There were branches of the community in Manchester and London, but these were actually offshoots from the Iraqi Jewish communities in Asia, who began to send their sons or representatives to open offices in important centers of commerce in England at the end of the 19th century.

Most of the offspring of David Sassoon, known as the "Rothschilds of the East," moved from India to Great Britain for business purposes, but went on to achieve fame in other spheres, too. Philip Sassoon, a grandson, was a member of the British Parliament and served as undersecretary of state for air in the 1920s and `30s. Siegfried Sassoon (note the Germanic name!) was one of England's leading poets between the two world wars.

These were facts that I was already aware of as a child, but little did I know that there was also an Iraqi Jewish community in China and Indonesia. In the summer of 1992, Harvard University was holding an international conference, the first of its kind, on Chinese Jewry. Among the speakers were Chinese scholars, permitted to travel to the United States for the first time. I asked my friend Prof. Bernard Wasserstein, who was one of the organizers, if I could participate as an observer, and he had no objection. I was not preoccupied with the subject of Iraqi Jewry at the time, and was intrigued by the idea of meeting scholars from China.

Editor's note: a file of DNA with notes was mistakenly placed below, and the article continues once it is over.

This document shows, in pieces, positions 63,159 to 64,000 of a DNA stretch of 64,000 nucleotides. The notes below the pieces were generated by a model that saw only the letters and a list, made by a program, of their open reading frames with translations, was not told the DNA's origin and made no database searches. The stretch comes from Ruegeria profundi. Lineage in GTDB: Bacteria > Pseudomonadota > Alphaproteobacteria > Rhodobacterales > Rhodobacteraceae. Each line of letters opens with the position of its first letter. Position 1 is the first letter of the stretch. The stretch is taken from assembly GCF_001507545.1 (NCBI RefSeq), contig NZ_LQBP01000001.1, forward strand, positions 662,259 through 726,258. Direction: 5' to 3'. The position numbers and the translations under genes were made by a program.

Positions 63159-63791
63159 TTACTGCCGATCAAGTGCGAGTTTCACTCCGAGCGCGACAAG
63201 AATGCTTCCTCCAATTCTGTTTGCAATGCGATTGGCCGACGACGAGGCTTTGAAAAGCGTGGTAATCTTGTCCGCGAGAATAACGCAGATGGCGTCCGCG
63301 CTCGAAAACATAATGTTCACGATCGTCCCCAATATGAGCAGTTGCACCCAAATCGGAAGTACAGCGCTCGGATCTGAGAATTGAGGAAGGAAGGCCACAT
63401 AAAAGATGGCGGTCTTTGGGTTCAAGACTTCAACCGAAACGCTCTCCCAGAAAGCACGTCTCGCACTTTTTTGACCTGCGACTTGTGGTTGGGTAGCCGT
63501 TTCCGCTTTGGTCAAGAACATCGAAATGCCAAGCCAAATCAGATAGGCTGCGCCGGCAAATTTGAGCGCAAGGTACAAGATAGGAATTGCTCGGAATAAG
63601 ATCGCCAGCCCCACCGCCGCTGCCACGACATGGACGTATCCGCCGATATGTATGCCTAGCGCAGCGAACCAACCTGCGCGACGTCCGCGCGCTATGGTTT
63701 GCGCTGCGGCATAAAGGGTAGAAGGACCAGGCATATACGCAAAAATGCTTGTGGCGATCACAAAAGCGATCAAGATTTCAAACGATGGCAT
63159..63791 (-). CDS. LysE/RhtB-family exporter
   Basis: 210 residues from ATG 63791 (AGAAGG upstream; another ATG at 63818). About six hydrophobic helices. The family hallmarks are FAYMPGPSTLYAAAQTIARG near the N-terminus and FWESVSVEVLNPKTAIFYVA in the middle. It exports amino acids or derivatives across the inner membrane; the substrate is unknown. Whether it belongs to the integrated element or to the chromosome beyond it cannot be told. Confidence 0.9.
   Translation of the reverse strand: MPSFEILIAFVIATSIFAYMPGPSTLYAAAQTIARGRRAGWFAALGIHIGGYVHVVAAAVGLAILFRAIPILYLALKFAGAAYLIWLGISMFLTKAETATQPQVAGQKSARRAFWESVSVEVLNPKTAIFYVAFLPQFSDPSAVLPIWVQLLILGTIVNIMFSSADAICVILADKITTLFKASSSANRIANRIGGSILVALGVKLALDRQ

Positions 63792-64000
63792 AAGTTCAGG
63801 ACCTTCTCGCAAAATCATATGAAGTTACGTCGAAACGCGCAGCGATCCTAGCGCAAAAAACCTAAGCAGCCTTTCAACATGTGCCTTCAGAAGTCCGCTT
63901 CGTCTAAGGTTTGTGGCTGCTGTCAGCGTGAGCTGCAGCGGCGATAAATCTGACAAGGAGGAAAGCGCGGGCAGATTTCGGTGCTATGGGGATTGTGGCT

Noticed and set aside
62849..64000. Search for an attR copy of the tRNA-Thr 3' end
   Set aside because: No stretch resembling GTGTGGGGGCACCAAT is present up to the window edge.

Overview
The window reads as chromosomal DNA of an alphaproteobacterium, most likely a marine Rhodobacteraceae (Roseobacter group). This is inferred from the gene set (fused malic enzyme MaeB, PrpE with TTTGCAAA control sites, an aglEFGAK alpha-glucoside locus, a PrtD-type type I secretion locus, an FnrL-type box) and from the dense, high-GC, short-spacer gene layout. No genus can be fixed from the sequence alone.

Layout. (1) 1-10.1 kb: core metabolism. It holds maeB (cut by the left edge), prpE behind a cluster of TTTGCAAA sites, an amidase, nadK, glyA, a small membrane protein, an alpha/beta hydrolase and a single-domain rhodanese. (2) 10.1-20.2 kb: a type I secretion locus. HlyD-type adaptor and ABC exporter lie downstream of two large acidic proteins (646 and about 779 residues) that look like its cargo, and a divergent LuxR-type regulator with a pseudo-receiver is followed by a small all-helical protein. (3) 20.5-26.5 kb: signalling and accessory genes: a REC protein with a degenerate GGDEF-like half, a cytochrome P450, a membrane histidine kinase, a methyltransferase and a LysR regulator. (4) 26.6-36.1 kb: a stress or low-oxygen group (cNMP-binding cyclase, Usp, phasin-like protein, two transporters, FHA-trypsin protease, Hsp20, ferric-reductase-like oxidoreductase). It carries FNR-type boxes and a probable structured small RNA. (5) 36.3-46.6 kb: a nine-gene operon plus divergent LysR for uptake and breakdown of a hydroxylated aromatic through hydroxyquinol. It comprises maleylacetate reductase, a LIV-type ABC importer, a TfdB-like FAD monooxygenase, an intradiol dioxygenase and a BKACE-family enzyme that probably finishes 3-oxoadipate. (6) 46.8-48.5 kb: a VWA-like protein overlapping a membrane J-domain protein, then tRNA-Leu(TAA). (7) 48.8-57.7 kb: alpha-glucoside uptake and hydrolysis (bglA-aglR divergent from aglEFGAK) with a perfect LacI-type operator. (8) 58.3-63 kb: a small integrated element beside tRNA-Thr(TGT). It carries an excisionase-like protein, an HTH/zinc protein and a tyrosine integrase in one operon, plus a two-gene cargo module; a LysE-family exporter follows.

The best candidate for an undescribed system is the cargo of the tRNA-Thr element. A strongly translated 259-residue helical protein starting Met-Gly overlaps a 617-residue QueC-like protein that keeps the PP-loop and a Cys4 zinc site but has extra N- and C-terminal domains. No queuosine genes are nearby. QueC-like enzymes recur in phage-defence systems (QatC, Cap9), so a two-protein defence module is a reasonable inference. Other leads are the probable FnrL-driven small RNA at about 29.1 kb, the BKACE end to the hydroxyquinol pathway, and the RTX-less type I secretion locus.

To my great surprise, the moment I walked into the conference hall, I was approached by two Chinese professors, who were looking at my name tag. "Where are you from, Mr. Somekh?" asked one of them in English, with a very odd accent. "Hong Kong or Burma?" I replied that I was from Tel Aviv. It took a few moments for them to register that most of the Somekh family now lives in Israel rather than the eastern tip of Asia.